UPDATE: How Timnit Gebru’s Exit Shook Google and the AI Industry

Timnit Gebru’s exit from Google's ethical AI team kickstarted a months-long crisis for the tech giant's AI division, including employee departures, a leadership shuffle, and widening distrust of the company's historically well-regarded scholarship in the larger AI community. (Getty Images)

CNN Business

How one employee’s exit shook Google and the AI industry

In September, Timnit Gebru, then co-leader of the ethical AI team at Google, sent a private message on Twitter to Emily Bender, a computational linguistics professor at the University of Washington.

“Hi Emily, I’m wondering if you’ve written something regarding ethical considerations of large language models or something you could recommend from others?” she asked, referring to a buzzy kind of artificial intelligence software trained on text from an enormous number of webpages.

The question may sound unassuming but it touched on something central to the future of Google’s foundational product: search. This kind of AI has become increasingly capable and popular in the last couple years, driven largely by language models from Google and research lab OpenAI. Such AI can generate text, mimicking everything from news articles and recipes to poetry, and it has quickly become key to Google Search, which the company said responds to trillions of queries each year. In late 2019, the company started relying on such AI to help answer one in 10 English-language queries from US users; nearly a year later, the company said it was handling nearly all English queries and is also being used to answer queries in dozens of other languages.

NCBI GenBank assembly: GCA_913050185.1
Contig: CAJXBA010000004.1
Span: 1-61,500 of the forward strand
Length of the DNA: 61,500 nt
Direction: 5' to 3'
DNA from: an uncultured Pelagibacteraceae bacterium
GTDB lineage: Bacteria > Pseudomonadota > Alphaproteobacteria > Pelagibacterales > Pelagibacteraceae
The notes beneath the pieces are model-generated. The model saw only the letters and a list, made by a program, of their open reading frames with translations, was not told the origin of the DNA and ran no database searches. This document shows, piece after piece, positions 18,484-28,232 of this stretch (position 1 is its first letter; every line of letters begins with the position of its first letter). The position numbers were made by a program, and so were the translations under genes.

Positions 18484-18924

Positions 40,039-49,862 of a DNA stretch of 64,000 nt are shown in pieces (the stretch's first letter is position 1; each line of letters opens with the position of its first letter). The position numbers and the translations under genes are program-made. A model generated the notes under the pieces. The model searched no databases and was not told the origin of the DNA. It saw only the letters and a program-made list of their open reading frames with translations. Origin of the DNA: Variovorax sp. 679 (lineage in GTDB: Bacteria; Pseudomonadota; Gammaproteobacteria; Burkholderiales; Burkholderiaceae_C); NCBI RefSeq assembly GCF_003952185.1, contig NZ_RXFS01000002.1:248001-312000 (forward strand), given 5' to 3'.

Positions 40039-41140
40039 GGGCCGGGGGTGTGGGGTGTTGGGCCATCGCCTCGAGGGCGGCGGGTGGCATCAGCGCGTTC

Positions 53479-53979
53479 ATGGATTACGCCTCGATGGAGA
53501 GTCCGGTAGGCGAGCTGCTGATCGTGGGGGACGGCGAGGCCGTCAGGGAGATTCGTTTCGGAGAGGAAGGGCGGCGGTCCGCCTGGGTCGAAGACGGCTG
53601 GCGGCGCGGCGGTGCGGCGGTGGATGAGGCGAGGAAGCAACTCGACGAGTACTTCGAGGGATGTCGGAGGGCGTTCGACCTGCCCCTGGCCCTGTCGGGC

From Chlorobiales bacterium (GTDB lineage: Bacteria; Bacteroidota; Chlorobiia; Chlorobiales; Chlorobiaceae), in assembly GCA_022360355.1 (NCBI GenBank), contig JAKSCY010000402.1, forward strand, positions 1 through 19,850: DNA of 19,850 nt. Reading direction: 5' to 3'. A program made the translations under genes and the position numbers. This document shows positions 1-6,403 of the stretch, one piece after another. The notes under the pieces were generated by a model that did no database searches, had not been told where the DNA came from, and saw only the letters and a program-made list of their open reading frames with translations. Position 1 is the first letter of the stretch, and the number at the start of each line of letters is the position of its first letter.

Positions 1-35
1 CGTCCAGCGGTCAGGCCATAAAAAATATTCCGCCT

“Sorry, I haven’t!” Bender quickly replied to Gebru, according to messages viewed by CNN Business. But Bender, who at the time mostly knew Gebru from her presence on Twitter, was intrigued by the question. Within minutes she fired back several ideas about the ethical implications of such state-of-the-art AI models, including the “Carbon cost of creating the damn things” and “AI hype/people claiming it’s understanding when it isn’t,” and cited some relevant academic papers.

Gebru, a prominent Black woman in AI — a field that’s largely White and male — is known for her research into bias and inequality in AI. It’s a relatively new area of study that explores how the technology, which is made by humans, soaks up our biases. The research scientist is also cofounder of Black in AI, a group focused on getting more Black people into the field. She responded to Bender that she was trying to get Google to consider the ethical implications of large language models.

Bender suggested co-authoring an academic paper looking at these AI models and related ethical pitfalls. Within two days, Bender sent Gebru an outline for a paper. A month later, the women had written that paper (helped by other coauthors, including Gebru’s co-team leader at Google, Margaret Mitchell) and submitted it to the ACM Conference on Fairness, Accountability, and Transparency, or FAccT. The paper’s title was “On the Dangers of Stochastic Parrots: Can Language Models Be Too Big?” and it included a tiny parrot emoji after the question mark. (The phrase “stochastic parrots” refers to the idea that these enormous AI models are pulling together words without truly understanding what they mean, similar to how a parrot learns to repeat things it hears.)